Do we need a better understanding of ‘progress’?
The stagnation hypothesis is not universally accepted. Ideas can be combined and recombined, creating a combinatorial explosion of new innovations, an effect that counteracts the swallowing of fruit at hand. And some pointed out that if you measure research productivity and impact differentlythe picture is much rosier.
Nevertheless, the fear of stagnation is a central motivation for many people in the progress community. Unlike Gordon, however, they are optimistic about their ability to change it – which brings us to the story of the founding of the progress studies movement.
The origin of progress studies
Around 2016, Cowen received an out-of-the-box email from Irish billionaire Patrick Collison, who was interested in his book, The Great Stagnation. A few years earlier, Collison had co-founded online payment company Stripe and now wanted to talk about bigger issues. The couple had a few dinners together in San Francisco and hit it off.
Cowen and Collison are both infovores. Collison published his entire volume of nearly 800 bookshelf on his personal site (although he admits to having only read about half of it). by Cowen practice to ruthlessly skim through books for the informational value they contain and then abandon them – sometimes after five minutes – can send shivers down the spine of some finalists.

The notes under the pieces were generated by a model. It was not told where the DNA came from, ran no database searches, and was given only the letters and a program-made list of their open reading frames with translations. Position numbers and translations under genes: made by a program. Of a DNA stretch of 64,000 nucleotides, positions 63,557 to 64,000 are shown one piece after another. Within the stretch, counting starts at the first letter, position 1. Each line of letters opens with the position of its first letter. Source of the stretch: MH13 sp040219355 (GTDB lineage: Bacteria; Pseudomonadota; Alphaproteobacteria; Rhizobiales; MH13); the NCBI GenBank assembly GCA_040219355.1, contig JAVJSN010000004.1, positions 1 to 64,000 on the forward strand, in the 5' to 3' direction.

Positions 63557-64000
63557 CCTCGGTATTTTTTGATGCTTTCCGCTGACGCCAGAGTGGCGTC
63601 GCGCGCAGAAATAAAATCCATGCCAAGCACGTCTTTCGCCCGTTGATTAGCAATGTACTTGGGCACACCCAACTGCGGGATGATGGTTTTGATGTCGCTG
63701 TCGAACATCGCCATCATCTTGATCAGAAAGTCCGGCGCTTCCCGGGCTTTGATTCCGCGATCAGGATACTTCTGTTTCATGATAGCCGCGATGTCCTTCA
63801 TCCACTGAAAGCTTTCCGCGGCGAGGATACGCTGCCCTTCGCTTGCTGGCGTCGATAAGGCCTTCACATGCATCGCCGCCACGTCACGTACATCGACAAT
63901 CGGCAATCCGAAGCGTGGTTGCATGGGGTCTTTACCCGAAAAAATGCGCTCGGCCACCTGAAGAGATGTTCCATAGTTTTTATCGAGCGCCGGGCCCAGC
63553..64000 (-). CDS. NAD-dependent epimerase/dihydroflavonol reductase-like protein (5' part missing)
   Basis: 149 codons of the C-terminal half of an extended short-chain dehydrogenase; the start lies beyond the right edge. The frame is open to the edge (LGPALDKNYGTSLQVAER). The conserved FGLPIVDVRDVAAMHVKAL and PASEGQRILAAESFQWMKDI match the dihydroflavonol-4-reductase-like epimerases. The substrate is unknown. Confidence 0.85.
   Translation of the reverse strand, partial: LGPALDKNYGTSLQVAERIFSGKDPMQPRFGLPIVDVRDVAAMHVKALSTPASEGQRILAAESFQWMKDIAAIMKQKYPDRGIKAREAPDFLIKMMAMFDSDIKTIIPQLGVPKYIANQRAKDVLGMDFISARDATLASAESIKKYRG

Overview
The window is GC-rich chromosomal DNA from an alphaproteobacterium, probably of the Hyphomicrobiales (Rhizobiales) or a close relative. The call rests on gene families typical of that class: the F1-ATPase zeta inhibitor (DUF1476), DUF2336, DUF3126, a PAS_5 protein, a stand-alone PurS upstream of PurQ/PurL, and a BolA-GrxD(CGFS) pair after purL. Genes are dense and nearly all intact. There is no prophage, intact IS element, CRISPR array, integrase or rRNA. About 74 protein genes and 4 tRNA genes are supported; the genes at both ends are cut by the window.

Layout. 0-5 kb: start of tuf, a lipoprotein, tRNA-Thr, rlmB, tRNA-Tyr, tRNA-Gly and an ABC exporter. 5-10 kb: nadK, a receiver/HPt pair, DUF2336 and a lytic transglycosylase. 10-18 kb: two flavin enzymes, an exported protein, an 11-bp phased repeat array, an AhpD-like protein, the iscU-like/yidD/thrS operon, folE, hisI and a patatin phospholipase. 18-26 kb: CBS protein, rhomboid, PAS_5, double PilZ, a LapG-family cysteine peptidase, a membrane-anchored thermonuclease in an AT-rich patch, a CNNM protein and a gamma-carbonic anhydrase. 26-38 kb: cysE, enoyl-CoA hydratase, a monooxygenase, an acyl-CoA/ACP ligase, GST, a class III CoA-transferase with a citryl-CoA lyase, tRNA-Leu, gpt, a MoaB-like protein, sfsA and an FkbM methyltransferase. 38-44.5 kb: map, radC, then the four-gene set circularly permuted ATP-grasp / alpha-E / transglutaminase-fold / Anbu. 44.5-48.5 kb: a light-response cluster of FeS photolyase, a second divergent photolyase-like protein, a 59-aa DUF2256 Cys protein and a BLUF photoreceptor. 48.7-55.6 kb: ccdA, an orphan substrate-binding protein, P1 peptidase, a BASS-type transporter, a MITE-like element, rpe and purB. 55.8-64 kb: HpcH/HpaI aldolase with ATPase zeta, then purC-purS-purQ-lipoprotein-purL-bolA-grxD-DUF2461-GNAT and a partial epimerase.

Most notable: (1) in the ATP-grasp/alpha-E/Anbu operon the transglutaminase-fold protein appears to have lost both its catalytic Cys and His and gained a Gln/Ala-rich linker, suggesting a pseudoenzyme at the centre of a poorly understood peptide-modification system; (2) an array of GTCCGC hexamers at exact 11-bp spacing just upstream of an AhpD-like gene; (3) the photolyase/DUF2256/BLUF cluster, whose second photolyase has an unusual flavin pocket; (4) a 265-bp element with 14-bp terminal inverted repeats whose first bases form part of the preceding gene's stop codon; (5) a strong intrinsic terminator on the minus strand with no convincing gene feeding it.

Cowen’s information production is almost as prolific as his consumption. The 60-year-old economist is the author of almost 20 books, 40 paperssix years of Bloomberg Columnsmore than 150 episodes of sound podcastand nearly 20 years of blog posts on his famous economics blog marginal revolution. During our conversation, Cowen’s voice was hoarse from the marathon of interviews he conducted to promote his latest book. In 2020, Cowen placed 17th on a listing of the 100 most influential economists.
Collison, nearly three decades younger and leading the fourth most valuable private startup around the world, wrote less, but still found time to post collections of links on topics like air pollution, Culture, growth, Silicon Valley Historyand of course, progress. Stripe’s nearly $100bn (£83bn/€95bn) valuation puts Collison up net value north of $11bn (£9bn/€10.5bn). The online payment company combines the lofty “change the world” rhetoric of Silicon Valley startups with the mundane, competent construction of an infrastructure company.
During the pair’s meetings, Cowen tells me, “we were both talking about the ideas, finding that we had common ideas, and somehow we came across the notion of an article. “. So, in 2019, they co-wrote a writing in The Atlantic, which argued for “a new science of progress”.
“There is no large-scale intellectual movement focused on understanding the dynamics of progress or aiming at the deeper goal of accelerating it. We believe it deserves a dedicated field of study,” they said. they wrote. “We propose to inaugurate the discipline of ‘progress studies'”.